At the end of the day, if the jokes are good, tightly scripted and surprising, go for it.
 

qwertyman

WF Veterans
Thanks Jughead.
jughead said:
Write good jokes and make sure you communicate with the director.
I don't know if they are good lines but obviously I have done my best. Unfortunately communication with the Director is limited he is a long way away. How vital is this? This instance apart, does the writer normally get the opportunity to sit in on read-throughs?
If the script calls for a great deal of physical comedy by the performer then be wary. There are very few seasoned performers who can pull off good physical comedy.
That's interesting, I would have thought the subtle stuff was the more difficult. Well, there is no physical comedy in this.
At the end of the day, if the jokes are good, tightly scripted and surprising, go for it.
Of course there lies the rub, he might think it a load of tosh and bin it. Thanks for that.
 

jughead

Member
qwertyman said:
Thanks Jughead.

I don't know if they are good lines but obviously I have done my best. Unfortunately communication with the Director is limited he is a long way away. How vital is this? This instance apart, does the writer normally get the opportunity to sit in on read-throughs?

That's interesting, I would have thought the subtle stuff was the more difficult. Well, there is no physical comedy in this.

Of course there lies the rub, he might think it a load of tosh and bin it. Thanks for that.

Typically the writer does not get to sit in on read throughs for films. For TV, quite often if I am story editing or one of the senior writers on a project I will sit in so the rewrite and polish process can run more efficiently and so you can get a better understanding of how the actor will play the character. For series work this is beneficial so you can do a better job of writing to character.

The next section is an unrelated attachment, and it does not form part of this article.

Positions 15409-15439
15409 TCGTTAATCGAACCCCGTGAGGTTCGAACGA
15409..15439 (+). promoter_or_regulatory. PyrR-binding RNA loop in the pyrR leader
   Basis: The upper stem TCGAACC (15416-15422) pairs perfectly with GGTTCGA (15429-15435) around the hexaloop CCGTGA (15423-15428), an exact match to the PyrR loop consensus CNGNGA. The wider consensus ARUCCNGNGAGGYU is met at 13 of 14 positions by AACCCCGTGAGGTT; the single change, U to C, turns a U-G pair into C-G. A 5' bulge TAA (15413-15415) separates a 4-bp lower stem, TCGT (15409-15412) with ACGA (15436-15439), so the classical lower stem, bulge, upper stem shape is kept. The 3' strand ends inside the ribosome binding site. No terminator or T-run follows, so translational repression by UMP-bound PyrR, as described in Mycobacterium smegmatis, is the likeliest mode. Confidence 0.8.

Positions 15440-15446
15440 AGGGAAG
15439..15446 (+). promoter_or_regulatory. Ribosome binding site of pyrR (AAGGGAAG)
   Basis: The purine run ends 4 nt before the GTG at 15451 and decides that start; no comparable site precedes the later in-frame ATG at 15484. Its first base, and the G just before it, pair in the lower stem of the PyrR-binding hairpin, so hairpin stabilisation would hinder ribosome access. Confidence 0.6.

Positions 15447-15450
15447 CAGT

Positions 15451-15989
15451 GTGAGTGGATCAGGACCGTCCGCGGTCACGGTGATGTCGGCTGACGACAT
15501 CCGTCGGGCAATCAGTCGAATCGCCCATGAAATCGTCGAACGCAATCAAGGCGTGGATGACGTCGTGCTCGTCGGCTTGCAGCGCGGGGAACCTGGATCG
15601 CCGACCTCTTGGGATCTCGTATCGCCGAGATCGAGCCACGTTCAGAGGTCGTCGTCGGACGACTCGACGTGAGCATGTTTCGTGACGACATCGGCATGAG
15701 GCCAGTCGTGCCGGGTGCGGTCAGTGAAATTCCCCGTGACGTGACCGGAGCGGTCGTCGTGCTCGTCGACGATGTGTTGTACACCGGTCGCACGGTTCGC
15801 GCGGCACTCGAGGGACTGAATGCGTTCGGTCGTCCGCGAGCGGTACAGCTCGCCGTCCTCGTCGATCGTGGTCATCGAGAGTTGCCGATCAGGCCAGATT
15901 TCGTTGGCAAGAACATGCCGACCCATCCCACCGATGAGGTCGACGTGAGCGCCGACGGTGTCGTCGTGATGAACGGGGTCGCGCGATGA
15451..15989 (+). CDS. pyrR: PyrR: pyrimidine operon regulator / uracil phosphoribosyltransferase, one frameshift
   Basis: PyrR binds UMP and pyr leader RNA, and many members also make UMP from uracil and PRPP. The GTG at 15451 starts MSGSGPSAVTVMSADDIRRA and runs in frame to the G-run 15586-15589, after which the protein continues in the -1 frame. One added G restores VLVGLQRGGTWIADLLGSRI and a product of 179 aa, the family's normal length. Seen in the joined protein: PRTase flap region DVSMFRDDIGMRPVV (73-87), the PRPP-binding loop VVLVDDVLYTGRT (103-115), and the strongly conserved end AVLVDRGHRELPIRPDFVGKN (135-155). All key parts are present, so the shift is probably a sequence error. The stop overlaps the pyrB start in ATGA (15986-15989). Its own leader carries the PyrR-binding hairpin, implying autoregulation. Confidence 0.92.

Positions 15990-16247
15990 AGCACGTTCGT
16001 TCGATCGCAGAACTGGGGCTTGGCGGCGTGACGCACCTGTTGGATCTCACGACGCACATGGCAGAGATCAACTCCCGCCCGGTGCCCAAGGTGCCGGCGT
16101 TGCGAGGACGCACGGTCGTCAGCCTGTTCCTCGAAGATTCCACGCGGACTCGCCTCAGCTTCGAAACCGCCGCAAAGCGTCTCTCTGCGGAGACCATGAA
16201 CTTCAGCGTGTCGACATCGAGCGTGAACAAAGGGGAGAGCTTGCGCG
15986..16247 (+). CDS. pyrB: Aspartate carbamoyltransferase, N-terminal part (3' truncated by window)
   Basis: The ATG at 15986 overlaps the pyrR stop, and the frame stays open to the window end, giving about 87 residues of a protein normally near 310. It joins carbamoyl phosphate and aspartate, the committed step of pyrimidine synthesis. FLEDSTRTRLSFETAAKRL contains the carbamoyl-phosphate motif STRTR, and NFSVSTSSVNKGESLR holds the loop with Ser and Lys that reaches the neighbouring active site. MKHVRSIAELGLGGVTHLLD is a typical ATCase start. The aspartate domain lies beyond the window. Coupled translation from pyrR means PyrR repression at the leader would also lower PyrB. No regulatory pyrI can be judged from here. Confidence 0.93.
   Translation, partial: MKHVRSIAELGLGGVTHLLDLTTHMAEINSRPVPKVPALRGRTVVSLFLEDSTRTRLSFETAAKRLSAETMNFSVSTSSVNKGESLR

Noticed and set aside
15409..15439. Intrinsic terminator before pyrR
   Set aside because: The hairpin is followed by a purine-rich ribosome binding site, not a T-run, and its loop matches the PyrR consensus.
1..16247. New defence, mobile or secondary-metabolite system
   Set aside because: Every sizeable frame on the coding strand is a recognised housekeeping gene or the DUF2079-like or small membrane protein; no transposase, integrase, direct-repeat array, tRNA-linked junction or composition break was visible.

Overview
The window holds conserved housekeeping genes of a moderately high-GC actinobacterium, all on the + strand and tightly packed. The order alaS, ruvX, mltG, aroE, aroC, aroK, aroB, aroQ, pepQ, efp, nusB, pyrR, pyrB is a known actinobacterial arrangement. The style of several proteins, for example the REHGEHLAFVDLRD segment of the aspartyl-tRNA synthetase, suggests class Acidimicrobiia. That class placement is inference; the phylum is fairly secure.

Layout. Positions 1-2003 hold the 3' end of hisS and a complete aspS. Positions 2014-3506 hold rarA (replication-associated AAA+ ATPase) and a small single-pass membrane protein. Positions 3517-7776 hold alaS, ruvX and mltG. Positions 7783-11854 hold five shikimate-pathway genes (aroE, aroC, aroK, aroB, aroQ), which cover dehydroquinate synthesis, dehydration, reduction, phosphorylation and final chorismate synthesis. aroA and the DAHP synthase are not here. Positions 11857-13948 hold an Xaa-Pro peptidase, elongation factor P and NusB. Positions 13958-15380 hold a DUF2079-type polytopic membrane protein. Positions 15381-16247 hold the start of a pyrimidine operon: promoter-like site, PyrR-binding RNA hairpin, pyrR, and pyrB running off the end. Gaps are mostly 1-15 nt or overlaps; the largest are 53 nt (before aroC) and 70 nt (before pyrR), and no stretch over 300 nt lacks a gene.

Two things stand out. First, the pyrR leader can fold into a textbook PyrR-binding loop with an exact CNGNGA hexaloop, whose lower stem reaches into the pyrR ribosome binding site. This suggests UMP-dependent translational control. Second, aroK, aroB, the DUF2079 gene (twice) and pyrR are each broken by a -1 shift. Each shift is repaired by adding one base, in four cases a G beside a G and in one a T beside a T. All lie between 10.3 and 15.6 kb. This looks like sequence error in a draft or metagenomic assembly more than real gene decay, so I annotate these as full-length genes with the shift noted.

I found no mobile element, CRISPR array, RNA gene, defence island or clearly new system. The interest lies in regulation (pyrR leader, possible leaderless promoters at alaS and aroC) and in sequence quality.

With respect to the subtle stuff it is easier to direct provided the director has an understanding of how to pace comedy. The subtle turns of comedy tend to be more akin to drama performance. Broad physical comedy is difficult for actors to pull off. It is a bit like dramatic actors having to cry on camera. There are some very good actors who can't do this without looking silly.

Given the nature of your project you are likely in a position to discuss the script/jokes/pacing etc. with the director on a level that you wouldn't likely get in the real world.

I have worked with directors a long way away as well and have read lines back and forth on the phone so they have an idea of how it was intended to read.

At the end of the day, if the script is tight and the jokes work then they should be self evident to the director - and here's the rub - if the director has a good understanding of comedy.

I get the impression that your script is character and dialogue driven so just remember, brevity is the soul of wit. Set-up, punchline, move plot forward while doing so.

I have worked with a few great directors who have come up through the ranks doing drama who ended up a little lost trying to translate comedy so it can work both ways.
 

mammamaia

Senior Member
don't get your bowels in an uproar, qwerty, as my first ex-husband used to say rather indelicately! ;-) ...without my knowing the quality of those actors' and the director's talents, i could only be general in my comments, right?... so, please take them in that light and don't get mad at me for doing so, ok?...

imo, you're asking a question here that no one but you can answer with any logic... if you don't think those folks can do right by a comedy, then don't write one for them... on the other hand, if you'd like to take a chance with them and see if you can perhaps lift them to a higher plane, give it a shot...

make sense?

hugs, m
 

qwertyman

WF Veterans
[QUOTE-mammamaia]don't get your bowels in an uproar, qwerty, as my first ex-husband used to say rather indelicately! :wink: ...[/quote]
That's a problem particular to Americans - telling the difference between their bowel sounds and there vowel sounds (chuckle chuckle.)
...without my knowing the quality of those actors' and the director's talents, i could only be general in my comments, right?
I don't know either, I have to guess like you!
if you don't think those folks can do right by a comedy, then don't write one for them...
The trouble is I have already written it. If I was starting again I wouldn't write a comedy. I was on the verge of junking it and I thought I would post the question, get some general comments/advice, and then decide whether to start again or not.
please take them in that light and don't get mad at me for doing so, ok?...
I'm not mad. Well, I am mad. A little bit mad. Not, a little bit mad, with you. Just a little bit mad. Maybe a little bit more than a little bit. But not mad. Are you calling me mad? Now I'm mad!....